Letters to the Editor

John C. Haas
John C. Haas
Posted: April 16, 2011

Time for school safety hotlines

The Inquirer is performing an important public service by examining school safety in depth ("Going online to avoid violence," Sunday). One way to make our schools safer would be to adopt a system several other states use: telephone hotlines for students, parents and others to make safe, anonymous reports of threats and potentially violent situations.

In Colorado, for example, all tips are immediately investigated by school or law enforcement officials. Since its hotline was started in 1999, there have been more than 3,000 calls, 744 of which resulted in investigation, early intervention, and prevention. The Colorado hotline prevented 27 school attacks.

With bipartisan support, I have introduced House Bill 1078 to require Pennsylvania's Education Department to establish similar hotlines here. Our young people deserve the same protection as students in other states.

State Rep. Margo Davidson

Upper Darby

Haas legacy: Help for city's children

In her Sunday column ("Education is the key to fighting violence in schools"), Karen Heller says that giving young people enriching activities and a safe place to congregate outside of school is essential to combating the high crime rates plaguing Philadelphia teens.

Heller calls on nonprofits, corporations, and individuals to band together to provide these opportunities. That is exactly what Boys & Girls Clubs of Philadelphia has been doing for 123 years for thousands of children in some of the city's poorest communities.

In 2009, it launched a fund-raising campaign with the goal of mitigating the cycle of violence and negative behavior. Inspiration for the campaign came from an unprecedented $3 million gift from John C. Haas. He passed away this month, but his legacy will live on through the important work of Boys & Girls Clubs.

Nonprofits must work with corporations, city leaders, and compassionate individuals such as John Haas to make our city a safer and more vibrant place, filled with opportunity and hope for our children and, ultimately, for all of us.

Rick Wegryn

Chairman of the Board

Boys & Girls Clubs of Philadelphia

Civil War was about more than slavery

As a part-time professor of American history at a local college, I must take exception to the tone and temper of Tuesday's column by Steven Conn ("Losers have written the Civil War's history").

Conn tells us bluntly: "Make no mistake: the Civil War was fought over the question of slavery." Nonsense. Only Northern abolitionists (the liberals of that era) saw it that way.

The war was a conflict between two variants of nationalism: the desire of a people for national independence (the Confederacy) and the desire of a people for territorial integrity or expansion (the Union).

These were the paramount motives on both sides, and to define that conflict as a struggle over slavery is an oversimplification filtered through the mental lens of an ideology from a bygone era.

George Tomezsko


Doing the right thing about animal abuse

I applaud The Inquirer for shining the spotlight on animal abuse, in particular dogfighting.

Tuesday's article ("Dogfighting targeted in raids") presented a very graphic description of the cruelty and heartless abuse of these innocent animals.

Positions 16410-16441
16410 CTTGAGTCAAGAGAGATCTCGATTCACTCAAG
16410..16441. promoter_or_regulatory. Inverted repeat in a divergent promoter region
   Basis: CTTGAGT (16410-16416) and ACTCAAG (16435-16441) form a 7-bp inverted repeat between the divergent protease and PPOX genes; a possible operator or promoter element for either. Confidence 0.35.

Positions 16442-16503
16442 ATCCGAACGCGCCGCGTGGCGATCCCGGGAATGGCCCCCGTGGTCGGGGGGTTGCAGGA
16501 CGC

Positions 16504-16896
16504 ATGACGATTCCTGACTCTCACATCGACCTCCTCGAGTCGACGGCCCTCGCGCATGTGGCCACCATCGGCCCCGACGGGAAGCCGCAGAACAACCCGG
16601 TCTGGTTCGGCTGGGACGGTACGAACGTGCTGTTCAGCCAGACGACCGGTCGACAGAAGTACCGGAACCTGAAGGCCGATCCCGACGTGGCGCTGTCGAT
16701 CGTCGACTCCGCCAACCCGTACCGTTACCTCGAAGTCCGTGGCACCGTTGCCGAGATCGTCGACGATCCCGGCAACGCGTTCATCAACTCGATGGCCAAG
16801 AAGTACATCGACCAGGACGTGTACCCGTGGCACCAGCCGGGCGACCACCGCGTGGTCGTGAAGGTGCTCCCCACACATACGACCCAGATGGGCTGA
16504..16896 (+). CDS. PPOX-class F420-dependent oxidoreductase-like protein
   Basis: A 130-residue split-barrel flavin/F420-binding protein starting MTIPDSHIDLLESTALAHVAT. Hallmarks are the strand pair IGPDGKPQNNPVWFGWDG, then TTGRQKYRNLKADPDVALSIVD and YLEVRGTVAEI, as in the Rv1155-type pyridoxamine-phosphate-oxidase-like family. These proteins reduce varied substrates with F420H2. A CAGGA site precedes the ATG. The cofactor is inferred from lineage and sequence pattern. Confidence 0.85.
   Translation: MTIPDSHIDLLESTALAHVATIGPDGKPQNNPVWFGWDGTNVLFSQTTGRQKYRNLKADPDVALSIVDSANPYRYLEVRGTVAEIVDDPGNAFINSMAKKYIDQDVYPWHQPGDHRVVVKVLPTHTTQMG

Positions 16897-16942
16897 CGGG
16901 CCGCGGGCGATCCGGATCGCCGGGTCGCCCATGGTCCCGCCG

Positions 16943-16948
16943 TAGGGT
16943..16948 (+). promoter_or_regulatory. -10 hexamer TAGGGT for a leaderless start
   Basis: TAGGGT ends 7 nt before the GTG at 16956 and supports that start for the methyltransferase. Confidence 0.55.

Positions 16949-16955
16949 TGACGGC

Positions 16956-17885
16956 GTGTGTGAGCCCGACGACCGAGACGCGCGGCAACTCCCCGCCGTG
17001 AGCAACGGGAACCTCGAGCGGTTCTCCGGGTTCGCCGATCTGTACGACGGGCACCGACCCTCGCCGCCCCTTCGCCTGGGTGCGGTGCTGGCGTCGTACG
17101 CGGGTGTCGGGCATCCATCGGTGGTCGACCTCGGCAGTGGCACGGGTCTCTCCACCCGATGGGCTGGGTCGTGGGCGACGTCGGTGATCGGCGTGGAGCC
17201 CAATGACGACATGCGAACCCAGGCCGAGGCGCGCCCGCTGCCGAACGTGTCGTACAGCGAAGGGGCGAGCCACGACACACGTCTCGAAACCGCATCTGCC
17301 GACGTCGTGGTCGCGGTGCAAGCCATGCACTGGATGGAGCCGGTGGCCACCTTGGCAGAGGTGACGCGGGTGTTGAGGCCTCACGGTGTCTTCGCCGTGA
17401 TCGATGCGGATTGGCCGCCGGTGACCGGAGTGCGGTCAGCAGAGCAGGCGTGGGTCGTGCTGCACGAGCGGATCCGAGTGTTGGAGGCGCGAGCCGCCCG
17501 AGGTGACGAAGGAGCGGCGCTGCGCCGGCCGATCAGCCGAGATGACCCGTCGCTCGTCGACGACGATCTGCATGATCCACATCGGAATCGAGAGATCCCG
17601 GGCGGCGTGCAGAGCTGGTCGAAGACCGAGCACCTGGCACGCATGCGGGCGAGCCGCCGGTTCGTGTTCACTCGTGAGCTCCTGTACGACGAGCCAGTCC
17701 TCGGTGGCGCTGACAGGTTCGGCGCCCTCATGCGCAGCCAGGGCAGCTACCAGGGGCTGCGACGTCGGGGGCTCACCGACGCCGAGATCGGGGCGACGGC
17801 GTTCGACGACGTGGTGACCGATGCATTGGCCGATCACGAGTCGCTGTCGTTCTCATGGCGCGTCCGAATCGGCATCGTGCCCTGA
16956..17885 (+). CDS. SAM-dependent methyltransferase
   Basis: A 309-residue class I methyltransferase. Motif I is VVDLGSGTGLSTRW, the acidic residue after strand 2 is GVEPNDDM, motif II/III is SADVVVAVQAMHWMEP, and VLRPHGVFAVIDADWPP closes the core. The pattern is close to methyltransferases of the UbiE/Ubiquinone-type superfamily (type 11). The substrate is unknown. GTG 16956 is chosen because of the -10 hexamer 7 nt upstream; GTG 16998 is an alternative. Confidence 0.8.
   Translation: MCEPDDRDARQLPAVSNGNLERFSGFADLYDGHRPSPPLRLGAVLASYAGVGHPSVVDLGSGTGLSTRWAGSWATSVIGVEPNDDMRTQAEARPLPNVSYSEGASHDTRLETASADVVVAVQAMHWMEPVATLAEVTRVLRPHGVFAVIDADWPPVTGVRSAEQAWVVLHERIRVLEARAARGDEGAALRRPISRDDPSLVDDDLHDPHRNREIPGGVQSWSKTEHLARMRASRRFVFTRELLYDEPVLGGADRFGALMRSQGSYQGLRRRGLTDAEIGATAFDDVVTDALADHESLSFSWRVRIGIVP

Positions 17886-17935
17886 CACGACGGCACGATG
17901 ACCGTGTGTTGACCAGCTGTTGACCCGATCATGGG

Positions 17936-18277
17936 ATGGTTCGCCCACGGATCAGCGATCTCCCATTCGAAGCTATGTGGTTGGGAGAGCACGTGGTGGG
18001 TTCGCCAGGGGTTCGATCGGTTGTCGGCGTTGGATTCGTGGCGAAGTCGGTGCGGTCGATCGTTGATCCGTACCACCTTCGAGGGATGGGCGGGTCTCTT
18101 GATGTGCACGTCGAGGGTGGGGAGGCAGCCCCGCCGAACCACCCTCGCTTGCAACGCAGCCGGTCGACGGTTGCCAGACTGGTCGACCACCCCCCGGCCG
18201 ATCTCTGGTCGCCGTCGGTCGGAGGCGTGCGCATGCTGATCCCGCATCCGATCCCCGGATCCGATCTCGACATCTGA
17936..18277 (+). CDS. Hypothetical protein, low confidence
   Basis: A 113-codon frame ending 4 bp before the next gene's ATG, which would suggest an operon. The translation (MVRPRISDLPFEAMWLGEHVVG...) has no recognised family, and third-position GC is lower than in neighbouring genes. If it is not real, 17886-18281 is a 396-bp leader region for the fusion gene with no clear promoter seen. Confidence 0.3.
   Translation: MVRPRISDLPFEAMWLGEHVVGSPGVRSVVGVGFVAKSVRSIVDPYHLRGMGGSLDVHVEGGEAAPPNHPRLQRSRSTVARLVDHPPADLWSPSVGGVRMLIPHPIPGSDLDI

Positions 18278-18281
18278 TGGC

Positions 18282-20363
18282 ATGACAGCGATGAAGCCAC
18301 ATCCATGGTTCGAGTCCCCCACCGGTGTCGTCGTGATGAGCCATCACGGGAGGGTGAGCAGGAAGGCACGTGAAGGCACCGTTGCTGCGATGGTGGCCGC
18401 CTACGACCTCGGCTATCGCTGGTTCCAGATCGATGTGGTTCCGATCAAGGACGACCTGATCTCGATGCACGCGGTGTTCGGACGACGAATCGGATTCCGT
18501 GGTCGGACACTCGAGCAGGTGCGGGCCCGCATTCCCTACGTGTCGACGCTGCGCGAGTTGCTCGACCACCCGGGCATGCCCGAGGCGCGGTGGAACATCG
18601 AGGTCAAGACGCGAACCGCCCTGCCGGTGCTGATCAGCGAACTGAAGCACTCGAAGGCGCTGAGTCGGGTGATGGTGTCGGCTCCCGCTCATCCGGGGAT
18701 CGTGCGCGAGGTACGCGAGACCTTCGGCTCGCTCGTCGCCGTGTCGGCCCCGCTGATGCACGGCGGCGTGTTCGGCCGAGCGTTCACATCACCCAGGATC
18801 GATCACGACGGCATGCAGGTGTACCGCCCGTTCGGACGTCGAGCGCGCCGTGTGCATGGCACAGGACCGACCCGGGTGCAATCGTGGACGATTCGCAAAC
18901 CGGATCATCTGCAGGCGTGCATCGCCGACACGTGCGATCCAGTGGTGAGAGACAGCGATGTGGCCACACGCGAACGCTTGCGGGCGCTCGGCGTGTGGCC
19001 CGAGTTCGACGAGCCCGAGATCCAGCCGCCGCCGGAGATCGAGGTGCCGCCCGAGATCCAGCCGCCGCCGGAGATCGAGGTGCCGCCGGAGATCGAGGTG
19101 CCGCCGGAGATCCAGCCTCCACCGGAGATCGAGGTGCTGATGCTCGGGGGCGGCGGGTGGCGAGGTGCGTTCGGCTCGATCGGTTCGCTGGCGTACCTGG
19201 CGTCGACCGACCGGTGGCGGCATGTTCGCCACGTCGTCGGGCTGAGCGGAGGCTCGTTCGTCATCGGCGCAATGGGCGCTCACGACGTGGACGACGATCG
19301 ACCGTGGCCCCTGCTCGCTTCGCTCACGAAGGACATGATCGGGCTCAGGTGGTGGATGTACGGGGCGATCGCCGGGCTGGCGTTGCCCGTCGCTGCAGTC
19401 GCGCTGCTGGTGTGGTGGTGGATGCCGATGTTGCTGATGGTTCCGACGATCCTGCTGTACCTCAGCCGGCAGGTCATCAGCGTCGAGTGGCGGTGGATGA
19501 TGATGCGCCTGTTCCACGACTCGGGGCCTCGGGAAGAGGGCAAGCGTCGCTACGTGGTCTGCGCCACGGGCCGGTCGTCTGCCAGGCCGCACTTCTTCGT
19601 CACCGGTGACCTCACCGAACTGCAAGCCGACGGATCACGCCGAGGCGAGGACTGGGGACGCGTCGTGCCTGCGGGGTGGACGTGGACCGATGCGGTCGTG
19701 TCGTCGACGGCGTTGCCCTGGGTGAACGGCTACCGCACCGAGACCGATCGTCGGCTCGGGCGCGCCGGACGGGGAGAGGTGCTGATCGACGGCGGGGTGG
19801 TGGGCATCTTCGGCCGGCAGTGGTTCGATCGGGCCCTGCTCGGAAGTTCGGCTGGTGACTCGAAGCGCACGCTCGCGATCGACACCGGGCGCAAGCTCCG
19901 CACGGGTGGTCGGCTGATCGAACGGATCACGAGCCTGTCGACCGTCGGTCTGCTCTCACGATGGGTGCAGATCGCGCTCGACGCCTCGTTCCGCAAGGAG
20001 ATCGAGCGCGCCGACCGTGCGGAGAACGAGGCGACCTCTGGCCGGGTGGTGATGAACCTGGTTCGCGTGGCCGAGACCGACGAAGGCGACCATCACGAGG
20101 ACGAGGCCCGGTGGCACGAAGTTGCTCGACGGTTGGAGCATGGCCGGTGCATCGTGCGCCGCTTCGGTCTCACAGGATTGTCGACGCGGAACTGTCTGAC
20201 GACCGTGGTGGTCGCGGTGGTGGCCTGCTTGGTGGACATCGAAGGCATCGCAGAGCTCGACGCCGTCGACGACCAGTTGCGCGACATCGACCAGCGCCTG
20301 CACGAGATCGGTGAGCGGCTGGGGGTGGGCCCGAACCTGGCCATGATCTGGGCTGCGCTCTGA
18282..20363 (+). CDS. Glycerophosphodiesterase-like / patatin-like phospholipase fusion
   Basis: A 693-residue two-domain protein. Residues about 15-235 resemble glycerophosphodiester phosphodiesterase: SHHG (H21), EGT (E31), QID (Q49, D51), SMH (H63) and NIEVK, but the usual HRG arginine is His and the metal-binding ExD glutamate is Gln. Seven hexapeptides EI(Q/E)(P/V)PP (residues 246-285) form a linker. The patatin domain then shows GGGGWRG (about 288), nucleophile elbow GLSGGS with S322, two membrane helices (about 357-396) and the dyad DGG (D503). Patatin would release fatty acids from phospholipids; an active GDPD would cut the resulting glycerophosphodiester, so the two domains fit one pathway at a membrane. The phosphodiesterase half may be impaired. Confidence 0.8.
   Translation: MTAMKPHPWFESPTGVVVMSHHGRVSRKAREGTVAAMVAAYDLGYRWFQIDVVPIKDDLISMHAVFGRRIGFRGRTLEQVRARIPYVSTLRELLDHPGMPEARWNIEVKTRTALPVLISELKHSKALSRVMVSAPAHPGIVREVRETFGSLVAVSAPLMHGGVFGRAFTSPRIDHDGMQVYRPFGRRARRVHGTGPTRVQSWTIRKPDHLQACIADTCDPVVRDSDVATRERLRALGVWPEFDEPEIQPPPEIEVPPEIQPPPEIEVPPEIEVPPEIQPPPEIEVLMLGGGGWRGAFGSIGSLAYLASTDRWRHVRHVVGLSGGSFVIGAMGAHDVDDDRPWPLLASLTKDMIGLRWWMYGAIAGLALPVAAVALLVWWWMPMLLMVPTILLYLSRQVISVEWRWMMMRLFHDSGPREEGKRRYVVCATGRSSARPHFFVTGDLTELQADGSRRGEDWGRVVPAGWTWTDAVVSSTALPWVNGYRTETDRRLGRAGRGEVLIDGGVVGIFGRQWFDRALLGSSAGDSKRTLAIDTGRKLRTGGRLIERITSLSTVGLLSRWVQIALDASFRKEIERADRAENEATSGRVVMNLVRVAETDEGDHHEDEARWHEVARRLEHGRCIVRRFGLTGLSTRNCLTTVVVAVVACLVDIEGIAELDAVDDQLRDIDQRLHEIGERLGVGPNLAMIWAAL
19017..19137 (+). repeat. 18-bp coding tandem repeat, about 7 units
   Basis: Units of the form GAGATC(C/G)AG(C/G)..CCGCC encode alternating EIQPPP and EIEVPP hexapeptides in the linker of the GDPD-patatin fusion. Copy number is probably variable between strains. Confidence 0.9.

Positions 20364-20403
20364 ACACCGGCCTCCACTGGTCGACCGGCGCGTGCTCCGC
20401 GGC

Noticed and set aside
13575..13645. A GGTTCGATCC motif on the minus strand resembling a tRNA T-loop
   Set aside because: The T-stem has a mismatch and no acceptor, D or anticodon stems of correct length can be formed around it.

It was hardly surprising that weapons and drugs were found at the scene of the raid. Only 17 people were arrested, but a strong message was sent - to those involved, to witnesses, and to those who read The Inquirer - that this activity is inexcusable and criminal.

The ASPCA is to be commended for its continuing effort to end the dogfighting business. But it can't do it alone. I hope that further articles on animal abuse inspire people to do the right thing and report incidents they witness or hear of.

Judi Thourot



Long-term success for Barnes unlikely

Michael Smerconish is right to point out in his Sunday column ("Even Barnes' future success won't make the move right") that taking the Barnes art collection from its rightful home in Lower Merion to the Parkway in Philadelphia is indefensible.

But he is wrong in thinking that the Barnes on the Parkway will prove a long-term success.

Once the novelty wears off, the Barnes will likely fall into hard times, such as those now being experienced by the Philadelphia Orchestra, which has been operating in the red.

Even those who engineered the move must be aware of this possibility; otherwise they wouldn't be trying to raise $50 million to endow the Barnes.

Barnes wanted the perfect setting for his art. Its new home will only be a warehouse for it.

John Miscenich


Orchestra board should be ashamed

Threats by the board of the Philadelphia Orchestra to declare bankruptcy ("Musicians stage job action amid threat of orchestra bankruptcy filing," Friday) are the height of irresponsible corporate citizenship.

With a national economy on the rebound, a new music director on the horizon, an aggressive campaign to build support well under way, and an endowment of $140 million, the threat seems to be a cynical and self-serving tactic by the board to slough off its obligations.

Shame on it for treating one of Philadelphia's proudest assets as if it were a pencil factory.

Allan M. Hasbrouck


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